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Ceaster Forum » Anime & Manga » Anime » Tutorial Membuat Sandal Naruto Ninja

Tutorial Membuat Sandal Naruto Ninja

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1 Tutorial Membuat Sandal Naruto Ninja on Fri Jul 19, 2013 12:32 am

This is how I make Naruto sandals. It isn't as easy as cutting up a sock and pulling it over your sandal, but I think it looks a lot better. I find this method really inexpensive and simple, though you will need to know how to use a sewing machine (or find someone who can help you). This is the result:

To start, you will need 5 pieces of equipment:
1. Sharp pair of scissors
2. Sewing machine with a heavy-duty needle
3. High-temperature Hot Glue Gun (I use a cheap $1.99 model from Wal-Mart)
4. Fabric pencil or colored pencil to mark cloth 
5. Sewing pins

These are the materials you will need:
1. 1/2 yard of cotton duck in the color of your choice. Though, if your feet are bigger, it's a good idea to go ahead and buy 3/4 yard of fabric to allow for extra room.
2. Thread to match (I'm using button-hole thread because it's strong, but All-Purpose is good enough)
3. High-temp glue sticks
4. Cheap pair of flip-flops
5. Upholstery tacks to use while assembling the shoe
A note on fabric: Cotton Duck is a strong cotton fabric usually used for outdoor stuff. You can find it at JoAnn fabrics in the section where they keep the upholstery and outdoor fabrics. It is rather stiff, and of very heavy weight, which makes it hard to cut and sew sometimes. I use it because it is very durable and looks more like shoe canvas, but I'm sure lighter fabrics would also work, if you find yourself intimidated by working with such heavy stuff. A good alternative is to ask the clerk to help you find a "bottomweight fabric with a little stretch," a cotton blend with 2-5% spandex is a good option because the extra give will compensate a little for a better fit and make getting into and out of the shoe easier. Also, the cotton duck I use is about 54 inches wide (if I remember correctly) so if the fabric you want to use is narrower, buy more to compensate for lack of width.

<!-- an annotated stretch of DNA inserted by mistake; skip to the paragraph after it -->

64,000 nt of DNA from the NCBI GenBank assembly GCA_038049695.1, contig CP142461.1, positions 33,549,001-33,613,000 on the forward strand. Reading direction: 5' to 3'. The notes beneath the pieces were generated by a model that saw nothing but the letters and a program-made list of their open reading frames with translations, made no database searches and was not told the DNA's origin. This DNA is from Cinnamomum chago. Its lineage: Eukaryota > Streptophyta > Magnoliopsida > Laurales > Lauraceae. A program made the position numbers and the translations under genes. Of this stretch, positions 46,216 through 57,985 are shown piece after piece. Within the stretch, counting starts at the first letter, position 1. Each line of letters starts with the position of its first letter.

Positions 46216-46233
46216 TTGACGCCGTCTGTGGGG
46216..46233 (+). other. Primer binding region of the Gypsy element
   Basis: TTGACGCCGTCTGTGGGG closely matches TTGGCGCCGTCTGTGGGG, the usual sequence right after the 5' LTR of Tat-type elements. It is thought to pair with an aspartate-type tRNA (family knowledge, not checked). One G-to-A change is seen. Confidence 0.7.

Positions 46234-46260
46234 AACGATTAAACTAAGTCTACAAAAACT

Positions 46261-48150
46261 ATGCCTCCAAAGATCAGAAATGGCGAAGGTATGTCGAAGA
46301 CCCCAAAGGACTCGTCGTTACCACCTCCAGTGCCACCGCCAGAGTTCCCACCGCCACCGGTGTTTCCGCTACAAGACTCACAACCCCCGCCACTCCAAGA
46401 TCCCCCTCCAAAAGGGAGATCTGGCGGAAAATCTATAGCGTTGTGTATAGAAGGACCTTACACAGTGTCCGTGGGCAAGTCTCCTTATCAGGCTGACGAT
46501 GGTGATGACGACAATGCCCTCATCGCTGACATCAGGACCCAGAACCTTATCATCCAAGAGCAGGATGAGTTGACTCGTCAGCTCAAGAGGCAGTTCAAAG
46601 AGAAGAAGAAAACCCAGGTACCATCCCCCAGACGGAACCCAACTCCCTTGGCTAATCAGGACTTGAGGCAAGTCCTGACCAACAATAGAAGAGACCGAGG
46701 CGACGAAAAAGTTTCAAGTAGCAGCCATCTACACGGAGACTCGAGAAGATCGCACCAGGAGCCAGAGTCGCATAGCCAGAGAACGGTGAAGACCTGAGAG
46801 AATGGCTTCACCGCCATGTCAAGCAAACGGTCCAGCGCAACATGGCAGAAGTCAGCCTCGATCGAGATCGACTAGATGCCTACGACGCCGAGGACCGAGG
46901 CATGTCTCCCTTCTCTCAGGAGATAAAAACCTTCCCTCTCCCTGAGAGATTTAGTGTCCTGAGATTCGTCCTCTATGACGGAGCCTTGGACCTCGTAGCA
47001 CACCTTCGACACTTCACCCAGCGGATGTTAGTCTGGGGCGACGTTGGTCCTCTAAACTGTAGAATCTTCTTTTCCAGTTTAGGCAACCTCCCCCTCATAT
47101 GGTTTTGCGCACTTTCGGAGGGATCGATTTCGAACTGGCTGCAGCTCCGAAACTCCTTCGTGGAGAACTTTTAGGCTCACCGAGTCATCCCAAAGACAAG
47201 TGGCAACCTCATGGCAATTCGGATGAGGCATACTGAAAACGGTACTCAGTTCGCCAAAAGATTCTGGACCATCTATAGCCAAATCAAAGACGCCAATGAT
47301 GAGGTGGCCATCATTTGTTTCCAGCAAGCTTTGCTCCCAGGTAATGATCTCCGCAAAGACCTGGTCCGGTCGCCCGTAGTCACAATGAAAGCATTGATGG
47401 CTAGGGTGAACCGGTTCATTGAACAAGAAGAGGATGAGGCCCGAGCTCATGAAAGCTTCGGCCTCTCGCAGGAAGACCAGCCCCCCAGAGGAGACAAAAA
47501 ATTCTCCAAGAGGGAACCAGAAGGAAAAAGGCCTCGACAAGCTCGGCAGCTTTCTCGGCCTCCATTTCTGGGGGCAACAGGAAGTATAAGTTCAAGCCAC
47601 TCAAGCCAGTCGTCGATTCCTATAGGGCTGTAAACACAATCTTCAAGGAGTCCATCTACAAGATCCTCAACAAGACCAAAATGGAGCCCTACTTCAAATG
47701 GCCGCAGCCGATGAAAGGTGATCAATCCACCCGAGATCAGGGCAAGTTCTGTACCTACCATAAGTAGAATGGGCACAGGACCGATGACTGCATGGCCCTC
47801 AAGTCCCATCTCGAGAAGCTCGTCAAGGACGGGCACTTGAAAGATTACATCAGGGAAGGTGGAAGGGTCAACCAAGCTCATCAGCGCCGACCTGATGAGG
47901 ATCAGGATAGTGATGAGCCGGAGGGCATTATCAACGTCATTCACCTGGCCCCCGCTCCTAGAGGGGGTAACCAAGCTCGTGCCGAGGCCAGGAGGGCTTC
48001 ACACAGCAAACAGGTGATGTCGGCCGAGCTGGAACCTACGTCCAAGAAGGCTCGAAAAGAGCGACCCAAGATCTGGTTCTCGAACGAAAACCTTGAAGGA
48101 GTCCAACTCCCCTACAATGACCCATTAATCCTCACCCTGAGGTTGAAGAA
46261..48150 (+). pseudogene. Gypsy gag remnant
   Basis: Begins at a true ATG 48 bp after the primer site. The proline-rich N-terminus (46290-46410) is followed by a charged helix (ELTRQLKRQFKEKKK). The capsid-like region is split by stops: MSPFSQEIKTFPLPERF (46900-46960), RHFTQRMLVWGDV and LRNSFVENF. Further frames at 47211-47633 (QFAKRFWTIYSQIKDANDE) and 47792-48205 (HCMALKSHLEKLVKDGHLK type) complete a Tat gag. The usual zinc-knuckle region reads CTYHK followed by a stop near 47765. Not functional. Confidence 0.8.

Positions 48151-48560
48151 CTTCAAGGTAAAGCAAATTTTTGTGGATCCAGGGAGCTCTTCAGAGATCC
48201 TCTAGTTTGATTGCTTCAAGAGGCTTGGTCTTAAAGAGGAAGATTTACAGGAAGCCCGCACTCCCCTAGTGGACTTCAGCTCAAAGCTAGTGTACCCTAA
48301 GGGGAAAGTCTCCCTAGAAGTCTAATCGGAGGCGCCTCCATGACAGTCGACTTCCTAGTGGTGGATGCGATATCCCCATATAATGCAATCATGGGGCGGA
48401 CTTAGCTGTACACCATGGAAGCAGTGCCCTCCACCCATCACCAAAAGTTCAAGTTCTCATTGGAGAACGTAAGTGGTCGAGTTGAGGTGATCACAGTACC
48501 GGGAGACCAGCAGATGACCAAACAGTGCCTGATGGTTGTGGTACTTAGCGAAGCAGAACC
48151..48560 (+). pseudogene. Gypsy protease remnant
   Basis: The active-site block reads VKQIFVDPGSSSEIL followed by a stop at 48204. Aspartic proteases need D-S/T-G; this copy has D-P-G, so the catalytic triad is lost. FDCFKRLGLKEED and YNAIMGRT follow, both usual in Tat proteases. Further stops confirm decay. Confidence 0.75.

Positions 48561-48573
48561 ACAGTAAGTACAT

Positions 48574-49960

Optional materials include:
1. Fabric paint to change the color of the flip-flops (it's darn-hard to find royal-blue flip-flops)
2. Upholstery Tacks painted the same color as your fabric for anchoring the shoe to the sole (not really necessary, as I've found hot glue alone works just fine, but extra security can't hurt)

Step 1:

The first step is to cut the thong off your flip-flops* and paint them the right color if needed.
*if making Sand-Village Sandals, do not cut off the thong and see notes on special Sand-Village Style construction
Step 2:

Cut your piece of fabric in half, parallel to the short sides. Take one piece of your fabric and fold it in half, making a rectangle and place it on a solid surface.* Put your foot on the fabric as shown, so that your ankle bone rests roughly in the center and your foot is parallel to the longer side of the fabric.